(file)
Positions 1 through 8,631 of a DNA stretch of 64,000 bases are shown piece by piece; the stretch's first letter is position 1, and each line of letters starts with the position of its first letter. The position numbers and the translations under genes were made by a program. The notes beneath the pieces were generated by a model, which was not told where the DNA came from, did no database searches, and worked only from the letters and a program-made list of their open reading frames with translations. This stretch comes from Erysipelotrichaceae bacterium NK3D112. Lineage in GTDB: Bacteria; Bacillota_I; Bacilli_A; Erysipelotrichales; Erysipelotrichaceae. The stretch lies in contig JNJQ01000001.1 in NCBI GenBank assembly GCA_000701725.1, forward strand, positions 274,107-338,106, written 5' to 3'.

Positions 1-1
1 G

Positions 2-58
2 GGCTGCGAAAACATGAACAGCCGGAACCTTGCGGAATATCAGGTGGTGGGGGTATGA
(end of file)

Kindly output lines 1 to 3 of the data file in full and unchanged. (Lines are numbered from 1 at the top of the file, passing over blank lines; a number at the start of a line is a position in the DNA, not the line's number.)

Positions 1 through 8,631 of a DNA stretch of 64,000 bases are shown piece by piece; the stretch's first letter is position 1, and each line of letters starts with the position of its first letter. The position numbers and the translations under genes were made by a program. The notes beneath the pieces were generated by a model, which was not told where the DNA came from, did no database searches, and worked only from the letters and a program-made list of their open reading frames with translations. This stretch comes from Erysipelotrichaceae bacterium NK3D112. Lineage in GTDB: Bacteria; Bacillota_I; Bacilli_A; Erysipelotrichales; Erysipelotrichaceae. The stretch lies in contig JNJQ01000001.1 in NCBI GenBank assembly GCA_000701725.1, forward strand, positions 274,107-338,106, written 5' to 3'.

Positions 1-1
1 G